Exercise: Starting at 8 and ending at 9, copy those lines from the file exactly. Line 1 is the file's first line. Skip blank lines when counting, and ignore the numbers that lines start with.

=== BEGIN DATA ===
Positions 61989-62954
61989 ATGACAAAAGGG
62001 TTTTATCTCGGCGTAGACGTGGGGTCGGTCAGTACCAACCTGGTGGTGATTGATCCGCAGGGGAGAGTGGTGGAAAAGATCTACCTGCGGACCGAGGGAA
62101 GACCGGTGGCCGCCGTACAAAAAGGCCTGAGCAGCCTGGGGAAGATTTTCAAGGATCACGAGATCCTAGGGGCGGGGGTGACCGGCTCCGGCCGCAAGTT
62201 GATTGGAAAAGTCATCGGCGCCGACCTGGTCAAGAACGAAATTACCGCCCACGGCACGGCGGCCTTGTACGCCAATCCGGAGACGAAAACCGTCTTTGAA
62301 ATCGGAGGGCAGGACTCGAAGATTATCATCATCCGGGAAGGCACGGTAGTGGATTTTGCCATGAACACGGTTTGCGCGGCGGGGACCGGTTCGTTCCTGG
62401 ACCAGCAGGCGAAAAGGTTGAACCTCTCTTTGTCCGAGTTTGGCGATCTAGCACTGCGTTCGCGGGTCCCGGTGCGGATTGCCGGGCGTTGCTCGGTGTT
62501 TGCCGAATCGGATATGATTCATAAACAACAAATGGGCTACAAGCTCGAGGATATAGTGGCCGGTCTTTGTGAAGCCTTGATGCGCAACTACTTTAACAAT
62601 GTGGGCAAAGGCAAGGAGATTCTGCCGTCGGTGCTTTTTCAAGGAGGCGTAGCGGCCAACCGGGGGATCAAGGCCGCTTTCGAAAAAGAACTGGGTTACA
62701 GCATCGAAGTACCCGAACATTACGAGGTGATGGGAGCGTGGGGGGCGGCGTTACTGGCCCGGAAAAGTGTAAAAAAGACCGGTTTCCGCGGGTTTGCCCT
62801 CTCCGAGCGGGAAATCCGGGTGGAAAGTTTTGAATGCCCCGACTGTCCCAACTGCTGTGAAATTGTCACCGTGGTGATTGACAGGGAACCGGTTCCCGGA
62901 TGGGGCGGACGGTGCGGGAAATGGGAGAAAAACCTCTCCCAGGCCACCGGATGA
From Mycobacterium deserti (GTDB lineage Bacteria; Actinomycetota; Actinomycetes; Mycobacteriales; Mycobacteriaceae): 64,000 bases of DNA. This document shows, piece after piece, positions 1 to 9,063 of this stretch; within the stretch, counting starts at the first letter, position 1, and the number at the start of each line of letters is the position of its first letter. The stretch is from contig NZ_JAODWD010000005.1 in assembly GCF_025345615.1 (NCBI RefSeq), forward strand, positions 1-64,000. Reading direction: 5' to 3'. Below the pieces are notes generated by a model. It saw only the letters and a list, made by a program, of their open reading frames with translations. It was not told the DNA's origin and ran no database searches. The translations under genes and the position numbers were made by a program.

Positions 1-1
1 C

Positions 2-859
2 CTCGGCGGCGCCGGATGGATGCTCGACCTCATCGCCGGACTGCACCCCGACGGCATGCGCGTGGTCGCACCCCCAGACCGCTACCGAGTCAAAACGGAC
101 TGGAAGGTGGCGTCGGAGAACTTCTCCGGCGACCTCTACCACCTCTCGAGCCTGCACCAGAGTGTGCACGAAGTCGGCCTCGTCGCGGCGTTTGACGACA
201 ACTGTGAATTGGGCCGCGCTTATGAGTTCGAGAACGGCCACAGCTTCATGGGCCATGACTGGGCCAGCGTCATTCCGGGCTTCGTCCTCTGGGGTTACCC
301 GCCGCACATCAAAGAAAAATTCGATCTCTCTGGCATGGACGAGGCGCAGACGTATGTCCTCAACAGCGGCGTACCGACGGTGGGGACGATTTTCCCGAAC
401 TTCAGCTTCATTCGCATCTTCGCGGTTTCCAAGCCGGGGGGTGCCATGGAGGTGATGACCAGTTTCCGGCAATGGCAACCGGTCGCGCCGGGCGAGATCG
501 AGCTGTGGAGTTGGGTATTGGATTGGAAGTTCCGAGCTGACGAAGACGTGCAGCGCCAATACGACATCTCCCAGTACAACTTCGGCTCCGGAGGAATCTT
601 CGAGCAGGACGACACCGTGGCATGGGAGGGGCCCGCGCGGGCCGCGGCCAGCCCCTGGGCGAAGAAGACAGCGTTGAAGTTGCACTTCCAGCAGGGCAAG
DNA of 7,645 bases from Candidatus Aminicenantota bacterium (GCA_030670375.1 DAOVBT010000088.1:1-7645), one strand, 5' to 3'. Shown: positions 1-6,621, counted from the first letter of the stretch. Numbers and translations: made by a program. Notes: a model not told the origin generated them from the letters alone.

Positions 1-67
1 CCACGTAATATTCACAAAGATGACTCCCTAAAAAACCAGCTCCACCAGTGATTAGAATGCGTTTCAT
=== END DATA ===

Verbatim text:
62501 TGCCGAATCGGATATGATTCATAAACAACAAATGGGCTACAAGCTCGAGGATATAGTGGCCGGTCTTTGTGAAGCCTTGATGCGCAACTACTTTAACAAT
62601 GTGGGCAAAGGCAAGGAGATTCTGCCGTCGGTGCTTTTTCAAGGAGGCGTAGCGGCCAACCGGGGGATCAAGGCCGCTTTCGAAAAAGAACTGGGTTACA